Do you have a question for a team physician? Click here to ask. And check out more "Ask the Pro Doc" answers to users' questions.

How is sciatica treated?

Dr. Reiter: It depends primarily on the degree of irritation. Most commonly, getting the patient on anti-inflammatory medication to reduce swelling of the nerve root is a good start. Another treatment is to start the patient on an epidural block, a cortisone injection directly into the spinal canal to bathe the inflamed nerves. Certainly a physical-therapy program for back strengthening or lumbar-stabilization exercises are important.

Another form of therapy is called VAX-D (vertebral axial decompression), which is basically a traction table that separates the end plates of the backbones and allows the disc to return to its normal position.

There is a new form of therapy called IDET (intro discal electrothermy), which is a way to heat up the disc to dry it up. When a disc is herniated, the water content of the inflamed disc presses against the nerve. IDET dries up the disc very quickly; normally it might take weeks or months for the disc to dry up naturally, but with IDET it can take just 15 minutes. This procedure, very benign and done under floroscopy (video X-ray assisted), has only come out in the last nine to 12 months.

As a last option, there is laminectomy and discectomy, which removes the herniated portion of the disc.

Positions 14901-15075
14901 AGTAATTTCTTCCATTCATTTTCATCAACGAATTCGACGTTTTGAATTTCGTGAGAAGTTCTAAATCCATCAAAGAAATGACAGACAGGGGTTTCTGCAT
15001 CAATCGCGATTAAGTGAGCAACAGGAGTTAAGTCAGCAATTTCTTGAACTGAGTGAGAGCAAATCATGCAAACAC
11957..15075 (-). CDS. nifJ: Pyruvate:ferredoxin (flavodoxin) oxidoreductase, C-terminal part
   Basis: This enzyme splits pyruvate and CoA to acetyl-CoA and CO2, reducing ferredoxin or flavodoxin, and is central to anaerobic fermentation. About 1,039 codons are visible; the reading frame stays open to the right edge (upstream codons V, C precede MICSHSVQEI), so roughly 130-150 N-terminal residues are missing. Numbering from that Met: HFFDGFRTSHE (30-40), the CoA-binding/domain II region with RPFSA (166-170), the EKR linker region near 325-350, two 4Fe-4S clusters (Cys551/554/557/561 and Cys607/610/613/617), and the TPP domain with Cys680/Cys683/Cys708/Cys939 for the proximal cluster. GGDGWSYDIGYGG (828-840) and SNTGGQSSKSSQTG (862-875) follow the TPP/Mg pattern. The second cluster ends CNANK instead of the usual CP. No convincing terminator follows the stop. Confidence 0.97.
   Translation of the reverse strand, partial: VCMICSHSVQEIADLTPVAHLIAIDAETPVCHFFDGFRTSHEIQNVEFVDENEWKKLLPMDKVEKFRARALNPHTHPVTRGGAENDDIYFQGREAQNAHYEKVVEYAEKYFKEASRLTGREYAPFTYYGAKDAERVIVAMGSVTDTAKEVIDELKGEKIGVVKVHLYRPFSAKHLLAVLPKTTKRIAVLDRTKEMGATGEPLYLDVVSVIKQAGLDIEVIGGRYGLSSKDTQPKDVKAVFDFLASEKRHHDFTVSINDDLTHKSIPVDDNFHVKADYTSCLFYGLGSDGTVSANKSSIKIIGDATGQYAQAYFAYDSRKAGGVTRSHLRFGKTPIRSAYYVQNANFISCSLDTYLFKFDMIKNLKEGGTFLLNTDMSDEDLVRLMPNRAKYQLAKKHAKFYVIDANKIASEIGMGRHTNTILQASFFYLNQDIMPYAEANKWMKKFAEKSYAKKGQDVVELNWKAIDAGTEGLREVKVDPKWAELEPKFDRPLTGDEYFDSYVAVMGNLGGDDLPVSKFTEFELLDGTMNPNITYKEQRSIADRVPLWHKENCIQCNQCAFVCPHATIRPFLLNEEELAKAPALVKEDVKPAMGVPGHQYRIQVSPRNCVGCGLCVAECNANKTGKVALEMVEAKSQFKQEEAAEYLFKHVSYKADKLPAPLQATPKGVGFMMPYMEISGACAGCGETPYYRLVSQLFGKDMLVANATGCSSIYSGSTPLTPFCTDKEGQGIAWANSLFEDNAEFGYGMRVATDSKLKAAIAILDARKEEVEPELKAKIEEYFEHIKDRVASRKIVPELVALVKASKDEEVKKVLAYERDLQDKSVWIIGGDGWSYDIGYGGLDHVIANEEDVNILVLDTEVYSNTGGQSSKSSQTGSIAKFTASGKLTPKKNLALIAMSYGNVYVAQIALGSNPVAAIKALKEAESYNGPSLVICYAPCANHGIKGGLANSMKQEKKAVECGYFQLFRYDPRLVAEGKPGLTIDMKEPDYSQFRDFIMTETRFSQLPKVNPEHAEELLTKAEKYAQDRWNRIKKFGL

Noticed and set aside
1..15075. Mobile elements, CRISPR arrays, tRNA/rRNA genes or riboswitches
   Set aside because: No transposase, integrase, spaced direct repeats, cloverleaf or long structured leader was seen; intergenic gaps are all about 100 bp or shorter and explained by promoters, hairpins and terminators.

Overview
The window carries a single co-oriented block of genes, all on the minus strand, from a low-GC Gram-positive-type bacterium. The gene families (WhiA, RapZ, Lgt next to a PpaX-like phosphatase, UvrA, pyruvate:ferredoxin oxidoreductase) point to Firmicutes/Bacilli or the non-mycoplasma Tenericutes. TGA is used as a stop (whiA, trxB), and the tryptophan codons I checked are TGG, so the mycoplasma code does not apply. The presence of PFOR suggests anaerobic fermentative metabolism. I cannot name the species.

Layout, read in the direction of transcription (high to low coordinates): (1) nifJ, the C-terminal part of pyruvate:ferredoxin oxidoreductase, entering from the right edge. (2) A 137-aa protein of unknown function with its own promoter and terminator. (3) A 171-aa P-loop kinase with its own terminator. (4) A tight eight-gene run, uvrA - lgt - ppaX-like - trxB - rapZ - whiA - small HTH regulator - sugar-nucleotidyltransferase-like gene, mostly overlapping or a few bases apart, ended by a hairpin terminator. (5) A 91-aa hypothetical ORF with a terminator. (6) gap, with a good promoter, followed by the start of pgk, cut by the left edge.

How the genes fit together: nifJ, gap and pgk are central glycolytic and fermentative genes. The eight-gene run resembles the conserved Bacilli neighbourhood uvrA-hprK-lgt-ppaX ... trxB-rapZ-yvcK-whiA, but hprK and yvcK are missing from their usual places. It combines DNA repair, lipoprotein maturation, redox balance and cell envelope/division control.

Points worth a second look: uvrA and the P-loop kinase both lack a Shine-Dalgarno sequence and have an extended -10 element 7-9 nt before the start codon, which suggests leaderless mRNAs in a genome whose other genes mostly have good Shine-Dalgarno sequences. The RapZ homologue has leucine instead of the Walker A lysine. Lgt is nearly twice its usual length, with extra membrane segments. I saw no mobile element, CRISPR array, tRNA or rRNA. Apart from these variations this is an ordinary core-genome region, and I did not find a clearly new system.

How can sciatica be prevented?

Dr. Reiter: The most important thing is to learn appropriate lumbar-stabilization exercises so there is less movement in the pelvis and backbones. This decreases the possibility of abnormal movement of the spine, so there is less chance that the disc will be pushed backwards onto the nerve root. Good biomechanics are also crucial -- good sitting, bending and lifting postures. Our lumbar spines were not meant to pick things up with a straight-leg posture. The knees must be bent.

What is the prognosis?

Dr. Reiter: The prognosis for most people is very good -- it all depends on the amount of nerve irritation and where the disc is located. Most inflamed discs have a natural course of drying up over time, regardless of how aggressive the treatment is, but the patient still has to pay attention to good biomechanics and strengthening exercises.

Dr. Raymond D. Reiter, a member of the Association of Professional Team Physicians (PTP), is a team physician for the New Jersey Nets. He received his medical degree from the Rutgers Medical School and completed a sports-medicine fellowship at Tufts University in Braintree, Mass. In addition to his work with the Nets, Dr. Reiter also serves as team physician for the USA Amateur Boxing Federation and is an assistant clinical professor in the department of physical medicine and rehabilitation at Cornell University Medical Center in New York City.

The information, including opinions and recommendations, contained in this website is for educational purposes only. Such information is not intended to be a substitute for professional medical advice, diagnosis or treatment. No one should act upon any information provided in this website without first seeking medical advice from a qualified medical physician.